Texas ranked last in mental health care for young people in 2022. New bills look to change that.

Last year, Texas ranked last in access to mental health care for children, teens and young adults.

A bill that started in the Senate and moved to the House, could change that by providing grants to nonprofits that give kids counseling.

"After8toEducate is really the program that is the frontline for kids that have reached the end of the rope there's nowhere else for them to go," said the program's founder, Jorge Baldor.

Baldor says that in many ways the non-profit, located at the Fannie C. Harris Youth Center in Dallas, is the last place of help and hope for homeless kids.

After8toEducate services the 14 to 21-year-old age group.

Half of the building shelters 35 homeless Dallas ISD students.

"The drop-in center where we are here is more of a triage service and last year in 2022 we had 19,000 services here in this drop-in center," said Baldor. "It is an increase and what we are seeing is it's increasing further. The first quarter of this year has seen a 30% increase over the first quarter last year."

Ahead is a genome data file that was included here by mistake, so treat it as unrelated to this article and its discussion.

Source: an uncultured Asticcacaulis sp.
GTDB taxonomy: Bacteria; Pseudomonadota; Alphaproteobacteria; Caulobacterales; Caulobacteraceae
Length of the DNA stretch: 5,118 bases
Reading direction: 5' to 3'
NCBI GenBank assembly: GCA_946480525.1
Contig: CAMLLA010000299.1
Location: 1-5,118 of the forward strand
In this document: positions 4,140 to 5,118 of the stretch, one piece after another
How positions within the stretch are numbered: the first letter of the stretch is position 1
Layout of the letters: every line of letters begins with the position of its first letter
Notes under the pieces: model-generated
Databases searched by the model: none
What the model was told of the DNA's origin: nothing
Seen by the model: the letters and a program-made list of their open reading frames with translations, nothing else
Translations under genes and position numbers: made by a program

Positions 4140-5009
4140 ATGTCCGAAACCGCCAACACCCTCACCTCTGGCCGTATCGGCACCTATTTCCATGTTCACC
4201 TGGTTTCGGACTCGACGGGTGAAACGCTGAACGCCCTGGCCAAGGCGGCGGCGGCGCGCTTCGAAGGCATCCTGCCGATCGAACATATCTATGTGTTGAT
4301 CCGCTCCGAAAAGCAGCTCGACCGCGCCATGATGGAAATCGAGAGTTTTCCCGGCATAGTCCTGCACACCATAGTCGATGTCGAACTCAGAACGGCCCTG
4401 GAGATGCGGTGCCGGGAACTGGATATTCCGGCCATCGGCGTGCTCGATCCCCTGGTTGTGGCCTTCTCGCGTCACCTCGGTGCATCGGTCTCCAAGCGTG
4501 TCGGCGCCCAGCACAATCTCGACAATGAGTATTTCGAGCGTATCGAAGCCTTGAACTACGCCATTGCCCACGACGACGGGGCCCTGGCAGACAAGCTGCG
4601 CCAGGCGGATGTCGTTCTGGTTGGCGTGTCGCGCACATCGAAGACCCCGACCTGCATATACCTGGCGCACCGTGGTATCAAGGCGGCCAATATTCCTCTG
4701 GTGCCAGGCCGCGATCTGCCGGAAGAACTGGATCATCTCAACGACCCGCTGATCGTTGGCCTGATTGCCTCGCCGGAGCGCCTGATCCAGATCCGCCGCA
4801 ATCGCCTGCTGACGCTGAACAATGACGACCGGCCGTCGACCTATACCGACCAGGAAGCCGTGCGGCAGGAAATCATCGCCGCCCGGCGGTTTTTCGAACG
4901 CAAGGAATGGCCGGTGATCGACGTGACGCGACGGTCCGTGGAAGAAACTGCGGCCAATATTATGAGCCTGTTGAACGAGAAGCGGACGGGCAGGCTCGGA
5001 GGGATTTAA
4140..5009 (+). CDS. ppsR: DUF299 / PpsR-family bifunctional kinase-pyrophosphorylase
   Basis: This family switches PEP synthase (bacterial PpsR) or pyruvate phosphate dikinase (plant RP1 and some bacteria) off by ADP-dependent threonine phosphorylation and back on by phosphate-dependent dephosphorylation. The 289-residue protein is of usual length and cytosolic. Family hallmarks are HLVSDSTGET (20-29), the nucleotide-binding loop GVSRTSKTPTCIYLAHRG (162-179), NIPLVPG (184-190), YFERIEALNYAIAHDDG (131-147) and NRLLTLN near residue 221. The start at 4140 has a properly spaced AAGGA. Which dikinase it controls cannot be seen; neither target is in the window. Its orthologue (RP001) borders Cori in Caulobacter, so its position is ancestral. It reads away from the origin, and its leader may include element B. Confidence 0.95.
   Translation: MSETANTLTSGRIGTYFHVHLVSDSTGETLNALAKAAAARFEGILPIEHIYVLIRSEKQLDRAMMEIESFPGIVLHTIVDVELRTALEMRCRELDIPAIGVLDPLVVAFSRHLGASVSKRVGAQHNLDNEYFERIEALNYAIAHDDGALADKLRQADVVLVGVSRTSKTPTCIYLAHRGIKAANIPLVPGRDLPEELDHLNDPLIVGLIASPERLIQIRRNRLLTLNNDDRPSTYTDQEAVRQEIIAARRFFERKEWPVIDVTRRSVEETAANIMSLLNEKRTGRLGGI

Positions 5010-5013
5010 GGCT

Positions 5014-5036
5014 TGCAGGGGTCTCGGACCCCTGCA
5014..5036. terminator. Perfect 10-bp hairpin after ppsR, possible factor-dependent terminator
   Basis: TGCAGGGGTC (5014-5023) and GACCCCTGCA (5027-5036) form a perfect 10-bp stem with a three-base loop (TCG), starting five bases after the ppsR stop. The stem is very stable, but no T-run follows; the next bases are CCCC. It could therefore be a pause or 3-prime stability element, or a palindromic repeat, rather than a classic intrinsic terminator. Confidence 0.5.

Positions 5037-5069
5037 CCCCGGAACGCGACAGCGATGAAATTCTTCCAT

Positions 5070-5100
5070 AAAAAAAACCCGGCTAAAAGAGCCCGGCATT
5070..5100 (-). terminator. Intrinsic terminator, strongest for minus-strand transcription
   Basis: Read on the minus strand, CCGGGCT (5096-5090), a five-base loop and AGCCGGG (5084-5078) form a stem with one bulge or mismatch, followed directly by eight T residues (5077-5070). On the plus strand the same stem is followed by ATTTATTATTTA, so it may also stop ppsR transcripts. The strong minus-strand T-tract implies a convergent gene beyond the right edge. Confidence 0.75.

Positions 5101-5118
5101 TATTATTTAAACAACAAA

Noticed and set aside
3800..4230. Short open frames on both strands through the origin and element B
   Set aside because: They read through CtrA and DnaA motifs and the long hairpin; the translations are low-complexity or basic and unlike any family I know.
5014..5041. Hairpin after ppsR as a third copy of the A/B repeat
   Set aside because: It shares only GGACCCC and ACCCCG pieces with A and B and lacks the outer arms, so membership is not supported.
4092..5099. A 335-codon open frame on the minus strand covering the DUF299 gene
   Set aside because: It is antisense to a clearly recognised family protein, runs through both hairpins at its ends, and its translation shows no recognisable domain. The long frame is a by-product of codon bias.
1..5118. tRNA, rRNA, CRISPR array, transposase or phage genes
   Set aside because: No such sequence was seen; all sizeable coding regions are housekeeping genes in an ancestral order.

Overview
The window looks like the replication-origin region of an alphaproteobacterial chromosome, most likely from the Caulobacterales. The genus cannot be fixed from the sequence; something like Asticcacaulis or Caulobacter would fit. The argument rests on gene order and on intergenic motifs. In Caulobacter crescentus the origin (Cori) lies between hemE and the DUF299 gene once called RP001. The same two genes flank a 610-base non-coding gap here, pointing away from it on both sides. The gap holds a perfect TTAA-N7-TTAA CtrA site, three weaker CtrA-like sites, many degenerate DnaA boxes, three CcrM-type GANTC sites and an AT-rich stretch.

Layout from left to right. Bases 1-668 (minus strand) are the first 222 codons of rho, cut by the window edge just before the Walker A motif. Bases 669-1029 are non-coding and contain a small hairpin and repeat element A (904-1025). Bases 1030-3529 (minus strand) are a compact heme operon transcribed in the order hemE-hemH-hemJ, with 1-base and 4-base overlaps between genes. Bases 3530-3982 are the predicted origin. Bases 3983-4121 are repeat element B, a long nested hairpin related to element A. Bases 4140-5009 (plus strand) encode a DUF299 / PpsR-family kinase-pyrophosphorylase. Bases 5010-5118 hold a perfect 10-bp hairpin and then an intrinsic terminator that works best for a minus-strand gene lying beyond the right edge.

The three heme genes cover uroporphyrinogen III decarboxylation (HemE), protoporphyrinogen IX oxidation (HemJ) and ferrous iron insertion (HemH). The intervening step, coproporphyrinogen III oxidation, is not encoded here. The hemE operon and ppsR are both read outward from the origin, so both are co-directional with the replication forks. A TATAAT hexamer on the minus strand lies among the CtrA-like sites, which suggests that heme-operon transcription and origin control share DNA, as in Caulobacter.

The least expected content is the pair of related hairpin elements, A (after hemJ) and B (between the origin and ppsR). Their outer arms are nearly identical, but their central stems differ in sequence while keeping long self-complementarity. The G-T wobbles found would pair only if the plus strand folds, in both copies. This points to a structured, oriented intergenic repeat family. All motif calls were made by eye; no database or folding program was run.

But there has been no increase in donations.

"We've had to adjust our times, our hours open are now until 9 p.m. and not midnight as we have been. We've had to let some staff go. Support staff and also counseling staff," Baldor said.

After8toEducate's budget is about $1,000 a day without any state funding. That could change.

Last month, senators passed two bills that would provide millions in new money for mental health care, including SB 26 which would create a $15 million innovation grant for medical facilities and non-profits that offer mental health services.

"That will provide funding for front line organizations like After8toEducate," said Baldor.

Kevin Lee got help here and last week graduated from SMU's law school. He starts work in October.

"I came here with clothes in trash bags. Didn't have anything," Lee said.

Lee says that Baldor believed in him.

"[He] helped to make sure that my dream and visions and plans all came true," Lee said.

"We know that there are dozens and hundreds and thousands of Kevin Lee's out there, but if we're not here to change their trajectory, they're not going to reach their potential. So that's why we're here," Baldor said.